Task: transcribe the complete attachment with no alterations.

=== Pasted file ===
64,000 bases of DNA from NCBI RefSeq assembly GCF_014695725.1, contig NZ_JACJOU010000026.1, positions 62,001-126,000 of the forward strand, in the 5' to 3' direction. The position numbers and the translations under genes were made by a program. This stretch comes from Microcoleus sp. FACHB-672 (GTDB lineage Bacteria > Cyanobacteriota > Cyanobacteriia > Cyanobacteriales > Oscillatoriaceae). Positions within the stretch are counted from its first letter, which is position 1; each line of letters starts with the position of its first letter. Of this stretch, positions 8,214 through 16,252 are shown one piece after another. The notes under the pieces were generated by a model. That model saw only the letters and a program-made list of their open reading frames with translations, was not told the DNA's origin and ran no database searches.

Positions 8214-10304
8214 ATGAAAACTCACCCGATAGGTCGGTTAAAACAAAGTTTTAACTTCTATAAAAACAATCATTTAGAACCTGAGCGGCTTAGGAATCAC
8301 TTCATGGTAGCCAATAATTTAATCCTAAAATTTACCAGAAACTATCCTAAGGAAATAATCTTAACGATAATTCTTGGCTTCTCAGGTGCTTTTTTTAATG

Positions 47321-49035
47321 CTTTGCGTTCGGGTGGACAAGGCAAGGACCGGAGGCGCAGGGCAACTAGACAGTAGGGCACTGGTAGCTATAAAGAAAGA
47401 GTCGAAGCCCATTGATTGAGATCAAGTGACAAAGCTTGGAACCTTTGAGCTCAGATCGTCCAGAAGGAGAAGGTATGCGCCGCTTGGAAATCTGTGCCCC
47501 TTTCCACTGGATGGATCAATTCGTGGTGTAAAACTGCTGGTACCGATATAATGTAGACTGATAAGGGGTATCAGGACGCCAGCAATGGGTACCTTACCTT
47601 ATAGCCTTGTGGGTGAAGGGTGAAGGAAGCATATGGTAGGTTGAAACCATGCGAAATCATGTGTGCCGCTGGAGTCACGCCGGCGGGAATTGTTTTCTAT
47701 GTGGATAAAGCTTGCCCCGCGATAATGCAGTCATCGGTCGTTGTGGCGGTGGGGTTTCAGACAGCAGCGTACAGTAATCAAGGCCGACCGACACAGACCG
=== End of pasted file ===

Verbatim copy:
64,000 bases of DNA from NCBI RefSeq assembly GCF_014695725.1, contig NZ_JACJOU010000026.1, positions 62,001-126,000 of the forward strand, in the 5' to 3' direction. The position numbers and the translations under genes were made by a program. This stretch comes from Microcoleus sp. FACHB-672 (GTDB lineage Bacteria > Cyanobacteriota > Cyanobacteriia > Cyanobacteriales > Oscillatoriaceae). Positions within the stretch are counted from its first letter, which is position 1; each line of letters starts with the position of its first letter. Of this stretch, positions 8,214 through 16,252 are shown one piece after another. The notes under the pieces were generated by a model. That model saw only the letters and a program-made list of their open reading frames with translations, was not told the DNA's origin and ran no database searches.

Positions 8214-10304
8214 ATGAAAACTCACCCGATAGGTCGGTTAAAACAAAGTTTTAACTTCTATAAAAACAATCATTTAGAACCTGAGCGGCTTAGGAATCAC
8301 TTCATGGTAGCCAATAATTTAATCCTAAAATTTACCAGAAACTATCCTAAGGAAATAATCTTAACGATAATTCTTGGCTTCTCAGGTGCTTTTTTTAATG

Positions 47321-49035
47321 CTTTGCGTTCGGGTGGACAAGGCAAGGACCGGAGGCGCAGGGCAACTAGACAGTAGGGCACTGGTAGCTATAAAGAAAGA
47401 GTCGAAGCCCATTGATTGAGATCAAGTGACAAAGCTTGGAACCTTTGAGCTCAGATCGTCCAGAAGGAGAAGGTATGCGCCGCTTGGAAATCTGTGCCCC
47501 TTTCCACTGGATGGATCAATTCGTGGTGTAAAACTGCTGGTACCGATATAATGTAGACTGATAAGGGGTATCAGGACGCCAGCAATGGGTACCTTACCTT
47601 ATAGCCTTGTGGGTGAAGGGTGAAGGAAGCATATGGTAGGTTGAAACCATGCGAAATCATGTGTGCCGCTGGAGTCACGCCGGCGGGAATTGTTTTCTAT
47701 GTGGATAAAGCTTGCCCCGCGATAATGCAGTCATCGGTCGTTGTGGCGGTGGGGTTTCAGACAGCAGCGTACAGTAATCAAGGCCGACCGACACAGACCG